On this week’s episode of Working, June Thomas spoke with writer Kurt Andersen, whose new book, Evil Geniuses: The Unmaking of America, was published on Aug. 11. They discussed his career path, how he came to write Evil Geniuses, and whether Spy magazine, which he co-founded and edited in the 1980s, could exist in the age of social media. This partial transcript of their conversation has been edited and condensed for clarity.
June Thomas: If a stranger asked what do you do for a living, what would you say?
Kurt Andersen: I would say I’m a writer. Even when I was the host of a radio show and podcast for 20 years, I’ve had writer on my passport. It’s always seemed the correct thing and the thing that nobody could fire me from.
You’re definitely a writer, but you’ve done a ton of other stuff too. You’ve been a journalist. You’ve written nonfiction books. You’ve written novels. You edited New York magazine. You co-launched one of the great magazines of the late 20th century, Spy. You started the website Inside during the dot-com boom. You were the host of Studio 360 for 20 years. Have you always been conscious of wanting to mix things up, to not stay in your lane?
I certainly have not stayed in a lane. I’ve also worked in TV and written screenplays and done little stage things. It wasn’t like I started out saying, “I want to do so many things. I am a multidisciplinary person,” but as things came up, and opportunities arose, and people I knew said, “Hey, do you want to do this?” Or, “Have you ever thought about doing this?” I said, “Sure.” They were always adjacent things to what I thought I knew how to do or had done. I didn’t start writing novels until I was 44 years old. That, however, was something that, even as a child, I thought would be the brass ring. But I never thought of myself as somebody who would leap from this to this and try to do lots of different things.
You have a new book out, Evil Geniuses, which you were writing while you were hosting Studio 360. When you were editing Spy, you were still writing your monthly Time magazine column about architecture. Are you a workaholic?
I certainly don’t think of myself as a workaholic. I am ambitious. I really liked writing about design and being the architecture critic of Time magazine. It was a piece every few weeks, so why quit that while I was doing Spy? Also, Spy magazine was such an all-consuming, exhausting, scary, high-stakes, crazy adventure. It was nice to have this other thing that wasn’t. It was a dependable thing I liked doing, and it was a nice paycheck. I could just write about buildings and things that I liked and why I liked them rather than Spy, which was, essentially, overseeing a staff of people finding out things they hate and figuring out why they should be hated.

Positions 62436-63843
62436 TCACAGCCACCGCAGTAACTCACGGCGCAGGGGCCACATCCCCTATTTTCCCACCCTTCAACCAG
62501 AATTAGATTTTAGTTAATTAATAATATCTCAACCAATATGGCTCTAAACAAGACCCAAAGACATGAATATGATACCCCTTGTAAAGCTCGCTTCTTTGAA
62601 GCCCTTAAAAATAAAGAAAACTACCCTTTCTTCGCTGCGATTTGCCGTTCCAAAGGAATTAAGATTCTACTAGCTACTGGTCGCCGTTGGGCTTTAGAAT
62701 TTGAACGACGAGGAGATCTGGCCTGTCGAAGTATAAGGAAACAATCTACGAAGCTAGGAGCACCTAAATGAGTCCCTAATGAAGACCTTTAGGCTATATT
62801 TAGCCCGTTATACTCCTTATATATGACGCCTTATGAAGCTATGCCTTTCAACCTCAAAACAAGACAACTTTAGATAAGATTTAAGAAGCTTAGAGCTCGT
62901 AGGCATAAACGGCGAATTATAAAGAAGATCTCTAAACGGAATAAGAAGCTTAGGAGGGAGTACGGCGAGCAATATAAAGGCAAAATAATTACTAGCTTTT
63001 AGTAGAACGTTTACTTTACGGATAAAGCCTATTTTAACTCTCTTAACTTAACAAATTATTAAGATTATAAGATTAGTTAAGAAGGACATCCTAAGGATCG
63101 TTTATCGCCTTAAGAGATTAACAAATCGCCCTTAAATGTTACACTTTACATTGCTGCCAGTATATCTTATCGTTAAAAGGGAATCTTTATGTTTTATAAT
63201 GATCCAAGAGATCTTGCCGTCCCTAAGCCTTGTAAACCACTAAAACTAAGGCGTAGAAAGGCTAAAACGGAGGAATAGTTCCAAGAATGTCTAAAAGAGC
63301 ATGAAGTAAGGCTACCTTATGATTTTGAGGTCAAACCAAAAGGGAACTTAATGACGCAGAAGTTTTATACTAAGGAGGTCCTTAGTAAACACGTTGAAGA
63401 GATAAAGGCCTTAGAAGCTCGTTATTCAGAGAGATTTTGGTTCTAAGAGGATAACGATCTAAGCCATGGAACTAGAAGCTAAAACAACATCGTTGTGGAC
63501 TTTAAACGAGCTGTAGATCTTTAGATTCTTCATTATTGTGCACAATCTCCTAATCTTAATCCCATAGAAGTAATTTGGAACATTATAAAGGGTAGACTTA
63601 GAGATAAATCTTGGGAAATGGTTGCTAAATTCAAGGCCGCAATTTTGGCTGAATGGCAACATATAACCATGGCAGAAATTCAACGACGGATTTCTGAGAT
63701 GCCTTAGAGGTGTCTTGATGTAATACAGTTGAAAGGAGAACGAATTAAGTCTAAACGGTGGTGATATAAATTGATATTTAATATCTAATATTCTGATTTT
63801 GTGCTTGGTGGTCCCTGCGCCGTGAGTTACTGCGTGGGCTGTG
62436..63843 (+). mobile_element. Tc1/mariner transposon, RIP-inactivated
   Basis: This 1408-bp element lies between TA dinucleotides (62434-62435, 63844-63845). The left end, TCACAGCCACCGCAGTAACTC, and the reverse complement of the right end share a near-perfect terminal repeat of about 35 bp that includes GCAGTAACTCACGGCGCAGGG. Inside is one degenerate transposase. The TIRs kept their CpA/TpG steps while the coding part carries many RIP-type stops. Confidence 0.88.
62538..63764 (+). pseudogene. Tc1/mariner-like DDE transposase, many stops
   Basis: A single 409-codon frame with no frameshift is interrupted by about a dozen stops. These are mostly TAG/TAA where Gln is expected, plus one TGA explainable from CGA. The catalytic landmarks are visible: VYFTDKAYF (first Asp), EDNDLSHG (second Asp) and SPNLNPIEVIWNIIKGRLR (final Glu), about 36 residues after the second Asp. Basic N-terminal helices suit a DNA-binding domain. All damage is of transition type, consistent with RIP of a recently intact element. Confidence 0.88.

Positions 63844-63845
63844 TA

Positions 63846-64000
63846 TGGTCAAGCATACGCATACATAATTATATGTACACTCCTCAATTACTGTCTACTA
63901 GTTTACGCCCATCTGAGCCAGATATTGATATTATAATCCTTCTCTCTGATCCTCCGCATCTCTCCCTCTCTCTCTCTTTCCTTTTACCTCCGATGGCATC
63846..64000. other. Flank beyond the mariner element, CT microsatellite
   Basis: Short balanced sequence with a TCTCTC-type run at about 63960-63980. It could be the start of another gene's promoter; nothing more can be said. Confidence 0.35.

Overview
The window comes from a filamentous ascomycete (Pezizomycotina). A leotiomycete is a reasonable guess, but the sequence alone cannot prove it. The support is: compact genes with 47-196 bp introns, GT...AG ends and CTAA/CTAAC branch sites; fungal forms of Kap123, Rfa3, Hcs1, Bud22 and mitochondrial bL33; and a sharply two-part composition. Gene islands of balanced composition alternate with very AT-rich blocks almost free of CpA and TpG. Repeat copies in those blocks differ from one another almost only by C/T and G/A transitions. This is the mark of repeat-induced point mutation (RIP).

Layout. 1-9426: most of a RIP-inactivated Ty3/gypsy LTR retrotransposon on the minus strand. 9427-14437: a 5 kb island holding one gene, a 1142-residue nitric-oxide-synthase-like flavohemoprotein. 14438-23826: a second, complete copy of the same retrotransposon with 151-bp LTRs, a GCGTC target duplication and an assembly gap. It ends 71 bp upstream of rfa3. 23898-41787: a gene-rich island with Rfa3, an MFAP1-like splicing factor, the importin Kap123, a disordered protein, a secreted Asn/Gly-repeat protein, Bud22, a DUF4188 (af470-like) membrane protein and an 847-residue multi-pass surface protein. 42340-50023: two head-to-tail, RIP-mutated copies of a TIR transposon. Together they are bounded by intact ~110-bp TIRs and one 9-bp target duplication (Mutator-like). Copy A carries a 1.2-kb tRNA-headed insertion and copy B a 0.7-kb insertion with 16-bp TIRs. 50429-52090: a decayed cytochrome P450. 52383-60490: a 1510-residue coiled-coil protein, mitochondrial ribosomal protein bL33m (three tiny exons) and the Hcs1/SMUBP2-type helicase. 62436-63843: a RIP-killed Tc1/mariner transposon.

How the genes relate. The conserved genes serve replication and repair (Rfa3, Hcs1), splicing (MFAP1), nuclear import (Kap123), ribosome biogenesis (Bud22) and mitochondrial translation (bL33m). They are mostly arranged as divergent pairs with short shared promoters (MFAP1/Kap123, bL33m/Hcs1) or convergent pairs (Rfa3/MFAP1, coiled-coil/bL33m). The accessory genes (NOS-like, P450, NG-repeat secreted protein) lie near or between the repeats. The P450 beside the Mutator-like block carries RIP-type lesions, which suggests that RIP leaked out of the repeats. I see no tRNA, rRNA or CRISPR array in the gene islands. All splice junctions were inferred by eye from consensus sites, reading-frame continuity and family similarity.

I am hugely nostalgic about Spy magazine. One of my happiest memories of that era is of sitting with my roommate, reading Spy, and laughing hysterically. What did you learn from that experience?
So much. I didn’t think of myself as much of a risk taker before I did that. Saying, By God, we’re just going to do it, roll the dice and start this weird, eccentric magazine that lots of powerful people will hate. Screw it, we’ll do it. And it worked. It worked the first time, so I learned to keep taking risks. When I was 44, and I’d never finished and published a novel, I thought, let me try it.
I was looking through Spy: The Funny Years, which is a more recent book that looks back at the magazine, and I saw that in your 1985 prelaunch vision of the magazine, you wrote the following sentence: “The magazine will be almost thoroughly irreverent, often funny, and studded with inside information.” That’s a very good description of how it turned out, but it made me wonder, could Spy have been launched or even have existed in 2020? Can you have a “thoroughly irreverent” magazine when some people or groups or positions are out of bounds, or in the age of social media?
One of the strokes of luck of Spy was our timing. We started just a generation after the late ‘60s, so irreverence had seeped through the culture and become part of the establishment take. That was good for us. And the fact that we did it just before there was an internet was crucial. Our 200,000 then 300,000 subscribers really loved us. Most of them. The reason that was possible is because there was no internet. There were just a few channels—and by channels, I mean, magazines, book publishers, newspapers, TV networks, and so on. Doing this thing that none of them were doing, this month after month of funny journalism, got attention. If we did it well, we would be successful, and we were. We were the only game in town for a certain kind of manic, gleeful, connecting the dots, irony thing that just wasn’t available anywhere else. Now it’s available in every third tweet. That enabled us to be successful then, and now, well, Gawker, a kind of a descendant of Spy, was put out of business because it pissed off powerful people, as we did, but they couldn’t put us out of business the way they could Gawker.
But social media is the big thing. Satire is always going to step toward and occasionally over the lines of appropriateness or offensiveness or whatever, it’s just going to, that’s the nature of satire and comedy. Spy was a monthly magazine. If somebody thought, that’s in poor taste, or that’s too mean, what were they going to do about it? It wasn’t possible to rile up a mob of offended people to take us down back in 1991.